“A day that changed my life,” was Liz’s description of the historic meeting at the Statler Hotel in 1971 when she and other leaders organized the National Women’s Political Caucus. Betty Freidan enlisted Liz because the movement needed her political expertise and her knowledge of the press. But remember that it was the Texas family that had nurtured and equipped her for this new role. Her ancestral family, too, had led her to this new path: “In my ancestors,” she wrote, “I keep finding me. I keep finding that their causes are my causes.”
This last great odyssey brought new friendships, new travels and challenges—and air travel for Liz was always a challenge. She used to say that “Any landing you can walk away from is a good one.” She became a role model, an advisor, and an inspiration to young women seeking to become active in civic life. By advancing the candidacies of so many Texas women, she helped change the face of power in our state.
Two years after Les’s death in 1974, Liz decided to move back to Texas. She bought a picturesque Austin home that became a nerve center for the social and political causes she espoused. An invitation from Liz was always a summons to adventure. You never knew what to expect until you were there. One could end up in her Jacuzzi with Gloria Steinem and Erma Bombeck or singing hymns with Ann Richards. Her guest house provided a haven for anyone needing shelter for a day or a year.
When Liz’s health began to decline, and she sensed her mortality, she planned her own send-off. She had already staged a dress-rehearsal at the Paramount Theater as a fund-raiser a number of years earlier. It was a hilarious roast with Lily Tomlin and Ann Richards, but all agreed that Liz, attired as an angel, stole the show.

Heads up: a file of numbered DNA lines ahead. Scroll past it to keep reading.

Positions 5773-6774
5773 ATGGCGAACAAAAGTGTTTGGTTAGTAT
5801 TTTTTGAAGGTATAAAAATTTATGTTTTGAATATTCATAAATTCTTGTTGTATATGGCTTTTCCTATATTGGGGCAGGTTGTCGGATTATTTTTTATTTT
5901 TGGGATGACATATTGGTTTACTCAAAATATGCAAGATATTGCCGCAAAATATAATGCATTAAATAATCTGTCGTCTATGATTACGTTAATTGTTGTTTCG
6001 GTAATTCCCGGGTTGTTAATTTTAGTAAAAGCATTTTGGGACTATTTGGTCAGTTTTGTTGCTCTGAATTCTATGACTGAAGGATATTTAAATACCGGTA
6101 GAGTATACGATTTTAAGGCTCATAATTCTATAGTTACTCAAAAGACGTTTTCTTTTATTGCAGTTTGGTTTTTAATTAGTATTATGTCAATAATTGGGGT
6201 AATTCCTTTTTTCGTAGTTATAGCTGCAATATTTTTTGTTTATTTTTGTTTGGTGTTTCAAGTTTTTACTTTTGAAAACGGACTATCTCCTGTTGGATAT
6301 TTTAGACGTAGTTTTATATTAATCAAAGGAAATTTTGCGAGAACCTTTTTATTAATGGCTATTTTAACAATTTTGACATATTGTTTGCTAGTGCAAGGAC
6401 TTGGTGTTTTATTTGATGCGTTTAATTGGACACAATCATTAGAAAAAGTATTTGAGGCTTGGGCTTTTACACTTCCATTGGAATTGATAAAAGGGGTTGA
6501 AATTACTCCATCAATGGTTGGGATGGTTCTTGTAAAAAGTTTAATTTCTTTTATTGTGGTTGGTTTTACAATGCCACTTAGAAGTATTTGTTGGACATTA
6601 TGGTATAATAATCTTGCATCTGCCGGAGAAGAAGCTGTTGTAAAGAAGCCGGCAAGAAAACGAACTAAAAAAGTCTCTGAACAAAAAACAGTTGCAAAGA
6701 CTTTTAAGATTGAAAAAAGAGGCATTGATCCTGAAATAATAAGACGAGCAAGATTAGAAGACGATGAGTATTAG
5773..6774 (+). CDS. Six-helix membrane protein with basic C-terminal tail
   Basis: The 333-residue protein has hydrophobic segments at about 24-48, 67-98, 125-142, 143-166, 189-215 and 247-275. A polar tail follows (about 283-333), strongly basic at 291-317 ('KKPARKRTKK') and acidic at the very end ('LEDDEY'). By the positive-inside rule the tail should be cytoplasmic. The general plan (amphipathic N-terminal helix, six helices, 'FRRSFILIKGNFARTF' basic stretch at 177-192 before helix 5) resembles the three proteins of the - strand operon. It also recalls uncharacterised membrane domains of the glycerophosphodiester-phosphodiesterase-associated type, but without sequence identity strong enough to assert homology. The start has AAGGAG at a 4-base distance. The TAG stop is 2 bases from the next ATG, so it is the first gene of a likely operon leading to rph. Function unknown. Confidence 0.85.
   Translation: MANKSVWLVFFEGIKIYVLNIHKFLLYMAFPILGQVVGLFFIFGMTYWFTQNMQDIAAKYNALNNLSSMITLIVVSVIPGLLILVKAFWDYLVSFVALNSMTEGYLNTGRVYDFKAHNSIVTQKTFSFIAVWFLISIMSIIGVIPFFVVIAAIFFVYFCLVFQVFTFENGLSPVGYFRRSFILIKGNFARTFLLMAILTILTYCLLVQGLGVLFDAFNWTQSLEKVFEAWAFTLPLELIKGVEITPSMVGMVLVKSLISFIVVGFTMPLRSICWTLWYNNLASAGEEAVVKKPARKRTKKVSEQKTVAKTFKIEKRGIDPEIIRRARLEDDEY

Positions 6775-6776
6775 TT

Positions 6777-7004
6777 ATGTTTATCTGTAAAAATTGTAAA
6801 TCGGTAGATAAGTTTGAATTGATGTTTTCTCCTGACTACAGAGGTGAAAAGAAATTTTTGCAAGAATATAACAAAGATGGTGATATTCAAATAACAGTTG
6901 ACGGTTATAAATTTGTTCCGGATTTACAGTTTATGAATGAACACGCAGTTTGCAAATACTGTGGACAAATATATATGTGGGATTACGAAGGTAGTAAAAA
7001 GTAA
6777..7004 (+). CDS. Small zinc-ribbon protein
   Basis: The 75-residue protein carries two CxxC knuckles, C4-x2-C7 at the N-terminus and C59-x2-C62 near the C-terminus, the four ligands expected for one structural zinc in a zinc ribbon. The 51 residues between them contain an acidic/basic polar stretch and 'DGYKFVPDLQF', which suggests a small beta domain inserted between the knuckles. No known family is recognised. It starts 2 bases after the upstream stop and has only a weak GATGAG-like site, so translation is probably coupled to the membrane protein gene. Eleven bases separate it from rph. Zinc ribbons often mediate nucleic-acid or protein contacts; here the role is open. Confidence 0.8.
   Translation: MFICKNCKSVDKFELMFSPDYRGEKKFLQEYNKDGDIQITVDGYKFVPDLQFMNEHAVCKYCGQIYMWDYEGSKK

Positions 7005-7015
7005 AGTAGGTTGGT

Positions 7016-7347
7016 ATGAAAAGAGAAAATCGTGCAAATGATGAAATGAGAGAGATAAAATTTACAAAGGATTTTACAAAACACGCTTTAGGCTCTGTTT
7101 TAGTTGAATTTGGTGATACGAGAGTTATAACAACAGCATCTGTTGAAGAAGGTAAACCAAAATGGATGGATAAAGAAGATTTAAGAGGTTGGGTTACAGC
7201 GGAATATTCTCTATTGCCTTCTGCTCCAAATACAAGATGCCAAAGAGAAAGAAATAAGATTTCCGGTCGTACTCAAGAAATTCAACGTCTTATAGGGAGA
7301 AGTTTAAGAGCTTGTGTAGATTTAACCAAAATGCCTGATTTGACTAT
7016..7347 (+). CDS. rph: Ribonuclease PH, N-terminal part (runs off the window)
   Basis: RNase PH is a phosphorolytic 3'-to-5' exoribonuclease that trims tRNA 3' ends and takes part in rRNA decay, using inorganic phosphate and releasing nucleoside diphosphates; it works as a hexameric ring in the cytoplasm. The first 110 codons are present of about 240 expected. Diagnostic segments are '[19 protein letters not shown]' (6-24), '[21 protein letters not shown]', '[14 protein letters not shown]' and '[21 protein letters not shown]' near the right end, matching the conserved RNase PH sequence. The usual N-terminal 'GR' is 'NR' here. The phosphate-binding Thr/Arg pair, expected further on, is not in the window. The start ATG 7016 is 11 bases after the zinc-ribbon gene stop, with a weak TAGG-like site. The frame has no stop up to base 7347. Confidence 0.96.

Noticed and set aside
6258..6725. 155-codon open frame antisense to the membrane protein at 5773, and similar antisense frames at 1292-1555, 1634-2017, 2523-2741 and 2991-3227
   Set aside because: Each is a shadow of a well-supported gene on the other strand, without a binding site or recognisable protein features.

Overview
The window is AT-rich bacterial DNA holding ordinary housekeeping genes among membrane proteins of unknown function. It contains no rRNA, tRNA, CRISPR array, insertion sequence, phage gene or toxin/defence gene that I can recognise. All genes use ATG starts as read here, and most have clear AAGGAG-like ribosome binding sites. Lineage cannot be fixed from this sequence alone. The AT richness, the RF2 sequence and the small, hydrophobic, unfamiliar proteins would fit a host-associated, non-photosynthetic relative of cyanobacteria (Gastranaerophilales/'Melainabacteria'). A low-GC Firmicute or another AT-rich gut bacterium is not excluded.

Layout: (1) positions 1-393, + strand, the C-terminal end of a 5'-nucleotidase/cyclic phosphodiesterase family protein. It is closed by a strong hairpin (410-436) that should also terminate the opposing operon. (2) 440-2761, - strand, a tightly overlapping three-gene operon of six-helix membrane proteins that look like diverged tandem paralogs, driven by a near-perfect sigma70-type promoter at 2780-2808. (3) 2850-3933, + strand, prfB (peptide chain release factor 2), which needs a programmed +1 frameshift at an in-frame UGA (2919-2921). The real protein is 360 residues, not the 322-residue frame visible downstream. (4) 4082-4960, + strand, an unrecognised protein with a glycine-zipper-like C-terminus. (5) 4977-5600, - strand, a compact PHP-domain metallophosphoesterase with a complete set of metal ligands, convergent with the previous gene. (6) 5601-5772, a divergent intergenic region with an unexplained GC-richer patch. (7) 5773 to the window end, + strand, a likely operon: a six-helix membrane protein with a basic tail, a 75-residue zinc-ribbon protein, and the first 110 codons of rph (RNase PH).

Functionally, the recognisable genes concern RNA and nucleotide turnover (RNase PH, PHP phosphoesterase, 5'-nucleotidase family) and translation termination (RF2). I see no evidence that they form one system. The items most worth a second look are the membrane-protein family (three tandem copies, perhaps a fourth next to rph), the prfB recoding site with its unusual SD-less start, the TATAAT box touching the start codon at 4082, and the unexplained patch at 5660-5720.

When it was time for the real thing, almost a thousand friends and family told stories and laughed and cried, as she had ordained. Afterward, a smaller group made the final journey to that place that had always given Liz a special peace: Salado. As she had prescribed, her friends and family dutifully scattered her ashes and wildflower seeds on College Hill. Even on this sad occasion, they must have smiled when they remembered Liz’s final instructions: “If it’s a windy day, be sure to keep your mouth closed.”
Summing up her remarkable story, she once wrote that: “Life has always led me where things were happening; where people were exhilarating, where actions and laughter came quickly.” This extraordinary Texan, so worthy of the rich legacy she had inherited, schooled within a circle of greatness, nurtured by a wealth of friendships, and inspired by a spirit of adventure, wrote each chapter of her life as if it were the last. And she made every word count.
Photographs compiled by Lindsey Wall.
The views and opinions expressed in this article or video are those of the individual author(s) or presenter(s) and do not necessarily reflect the policy or views of the editors at Not Even Past, the UT Department of History, the University of Texas at Austin, or the UT System Board of Regents. Not Even Past is an online public history magazine rather than a peer-reviewed academic journal. While we make efforts to ensure that factual information in articles was obtained from reliable sources, Not Even Past is not responsible for any errors or omissions.